In mathematics, a semifield is an algebraic structure with two binary operations, addition and multiplication, which is similar to a field, but with some axioms relaxed.

Overview edit

The term semifield has two conflicting meanings, both of which include fields as a special case.

Note in particular that the multiplication is not assumed to be commutative or associative. A semifield that is associative is a division ring, and one that is both associative and commutative is a field. A semifield by this definition is a special case of a quasifield. If S is finite, the last axiom in the definition above can be replaced with the assumption that there are no zero divisors, so that a·b = 0 implies that a = 0 or b = 0.[2] Note that due to the lack of associativity, the last axiom is not equivalent to the assumption that every nonzero element has a multiplicative inverse, as is usually found in definitions of fields and division rings.
  • In ring theory, combinatorics, functional analysis, and theoretical computer science (MSC 16Y60), a semifield is a semiring (S,+,·) in which all nonzero elements have a multiplicative inverse.[3][4] These objects are also called proper semifields. A variation of this definition arises if S contains an absorbing zero that is different from the multiplicative unit e, it is required that the non-zero elements be invertible, and a·0 = 0·a = 0. Since multiplication is associative, the (non-zero) elements of a semifield form a group. However, the pair (S,+) is only a semigroup, i.e. additive inverse need not exist, or, colloquially, 'there is no subtraction'. Sometimes, it is not assumed that the multiplication is associative.

Primitivity of semifields edit

A semifield D is called right (resp. left) primitive if it has an element w such that the set of nonzero elements of D* is equal to the set of all right (resp. left) principal powers of w.

Examples edit

We only give examples of semifields in the second sense, i.e. additive semigroups with distributive multiplication. Moreover, addition is commutative and multiplication is associative in our examples.

  • Positive rational numbers with the usual addition and multiplication form a commutative semifield.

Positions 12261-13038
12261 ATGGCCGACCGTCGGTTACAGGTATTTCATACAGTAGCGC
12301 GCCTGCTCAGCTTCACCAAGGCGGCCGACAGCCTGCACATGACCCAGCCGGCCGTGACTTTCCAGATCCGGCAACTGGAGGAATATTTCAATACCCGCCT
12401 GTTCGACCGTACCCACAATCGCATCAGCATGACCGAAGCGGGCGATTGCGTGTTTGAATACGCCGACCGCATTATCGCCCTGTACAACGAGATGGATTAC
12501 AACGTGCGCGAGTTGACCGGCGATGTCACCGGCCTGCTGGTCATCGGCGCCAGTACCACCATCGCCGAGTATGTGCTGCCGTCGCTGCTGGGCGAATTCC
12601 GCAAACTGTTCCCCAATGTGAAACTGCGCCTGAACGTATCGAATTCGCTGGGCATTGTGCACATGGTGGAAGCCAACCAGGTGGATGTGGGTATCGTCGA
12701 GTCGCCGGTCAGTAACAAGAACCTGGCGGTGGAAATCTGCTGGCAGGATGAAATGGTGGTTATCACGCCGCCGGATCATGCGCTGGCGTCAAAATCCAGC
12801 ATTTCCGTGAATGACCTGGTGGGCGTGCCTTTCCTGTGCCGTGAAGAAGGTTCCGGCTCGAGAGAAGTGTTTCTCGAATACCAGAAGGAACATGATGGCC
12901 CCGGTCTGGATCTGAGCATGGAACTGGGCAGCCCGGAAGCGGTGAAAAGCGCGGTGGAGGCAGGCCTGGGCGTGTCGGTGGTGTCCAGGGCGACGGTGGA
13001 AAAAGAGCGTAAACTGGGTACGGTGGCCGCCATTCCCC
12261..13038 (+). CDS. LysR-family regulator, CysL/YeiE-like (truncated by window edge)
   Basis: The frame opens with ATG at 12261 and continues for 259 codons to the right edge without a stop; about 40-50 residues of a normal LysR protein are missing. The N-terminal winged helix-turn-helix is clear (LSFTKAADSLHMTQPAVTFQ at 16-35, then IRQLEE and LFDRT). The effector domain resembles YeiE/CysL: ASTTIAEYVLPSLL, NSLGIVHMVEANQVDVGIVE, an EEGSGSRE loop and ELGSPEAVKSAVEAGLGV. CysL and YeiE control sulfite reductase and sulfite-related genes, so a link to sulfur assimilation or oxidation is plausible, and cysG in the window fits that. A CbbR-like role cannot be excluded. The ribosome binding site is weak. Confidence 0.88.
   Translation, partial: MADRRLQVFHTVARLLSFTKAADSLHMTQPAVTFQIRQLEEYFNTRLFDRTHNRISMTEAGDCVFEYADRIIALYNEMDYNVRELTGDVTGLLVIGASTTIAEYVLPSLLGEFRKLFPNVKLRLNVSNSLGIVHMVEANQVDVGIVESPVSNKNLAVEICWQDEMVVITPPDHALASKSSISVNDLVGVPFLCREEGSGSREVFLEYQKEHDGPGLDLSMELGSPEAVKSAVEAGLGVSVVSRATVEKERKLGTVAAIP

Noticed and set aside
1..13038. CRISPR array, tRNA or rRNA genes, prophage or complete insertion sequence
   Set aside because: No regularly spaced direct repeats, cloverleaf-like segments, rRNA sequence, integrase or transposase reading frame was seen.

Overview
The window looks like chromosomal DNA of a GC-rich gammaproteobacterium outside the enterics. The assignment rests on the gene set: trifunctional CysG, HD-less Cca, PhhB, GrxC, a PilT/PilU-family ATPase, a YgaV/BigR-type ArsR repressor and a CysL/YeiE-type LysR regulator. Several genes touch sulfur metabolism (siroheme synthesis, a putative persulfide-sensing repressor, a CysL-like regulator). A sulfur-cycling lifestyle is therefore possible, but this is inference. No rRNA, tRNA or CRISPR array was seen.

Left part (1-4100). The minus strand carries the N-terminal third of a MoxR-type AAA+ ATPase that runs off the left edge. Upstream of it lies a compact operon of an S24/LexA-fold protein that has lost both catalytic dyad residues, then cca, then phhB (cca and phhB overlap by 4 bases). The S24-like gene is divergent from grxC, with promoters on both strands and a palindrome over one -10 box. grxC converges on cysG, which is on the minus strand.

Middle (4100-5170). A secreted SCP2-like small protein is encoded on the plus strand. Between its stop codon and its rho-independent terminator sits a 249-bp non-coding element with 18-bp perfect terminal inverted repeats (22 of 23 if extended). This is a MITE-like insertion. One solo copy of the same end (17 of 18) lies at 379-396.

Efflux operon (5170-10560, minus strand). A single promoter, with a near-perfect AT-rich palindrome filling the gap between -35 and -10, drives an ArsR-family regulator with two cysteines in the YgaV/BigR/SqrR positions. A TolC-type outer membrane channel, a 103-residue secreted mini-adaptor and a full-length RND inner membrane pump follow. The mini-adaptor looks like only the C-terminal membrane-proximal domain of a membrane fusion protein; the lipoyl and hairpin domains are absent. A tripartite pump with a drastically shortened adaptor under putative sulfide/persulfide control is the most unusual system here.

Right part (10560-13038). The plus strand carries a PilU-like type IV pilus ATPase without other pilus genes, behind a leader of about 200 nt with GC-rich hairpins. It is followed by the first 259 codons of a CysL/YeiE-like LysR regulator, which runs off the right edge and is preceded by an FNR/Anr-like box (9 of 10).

This can be extended by an absorbing 0.
  • Positive real numbers with the usual addition and multiplication form a commutative semifield.
    This can be extended by an absorbing 0, forming the probability semiring, which is isomorphic to the log semiring.
  • Rational functions of the form f /g, where f and g are polynomials over a subfield of real numbers in one variable with positive coefficients, form a commutative semifield.
    This can be extended to include 0.
  • The real numbers R can be viewed a semifield where the sum of two elements is defined to be their maximum and the product to be their ordinary sum; this semifield is more compactly denoted (R, max, +). Similarly (R, min, +) is a semifield. These are called the tropical semiring.
    This can be extended by −∞ (an absorbing 0); this is the limit (tropicalization) of the log semiring as the base goes to infinity.
  • Generalizing the previous example, if (A,·,≤) is a lattice-ordered group then (A,+,·) is an additively idempotent semifield with the semifield sum defined to be the supremum of two elements. Conversely, any additively idempotent semifield (A,+,·) defines a lattice-ordered group (A,·,≤), where ab if and only if a + b = b.
  • The boolean semifield B = {0, 1} with addition defined by logical or, and multiplication defined by logical and.

See also edit

References edit

  1. ^ Donald Knuth, Finite semifields and projective planes. J. Algebra, 2, 1965, 182--217 MR0175942.
  2. ^ Landquist, E.J., "On Nonassociative Division Rings and Projective Planes", Copyright 2000.
  3. ^ Golan, Jonathan S., Semirings and their applications. Updated and expanded version of The theory of semirings, with applications to mathematics and theoretical computer science (Longman Sci. Tech., Harlow, 1992, MR1163371. Kluwer Academic Publishers, Dordrecht, 1999. xii+381 pp. ISBN 0-7923-5786-8 MR1746739.
  4. ^ Hebisch, Udo; Weinert, Hanns Joachim, Semirings and semifields. Handbook of algebra, Vol. 1, 425--462, North-Holland, Amsterdam, 1996. MR1421808.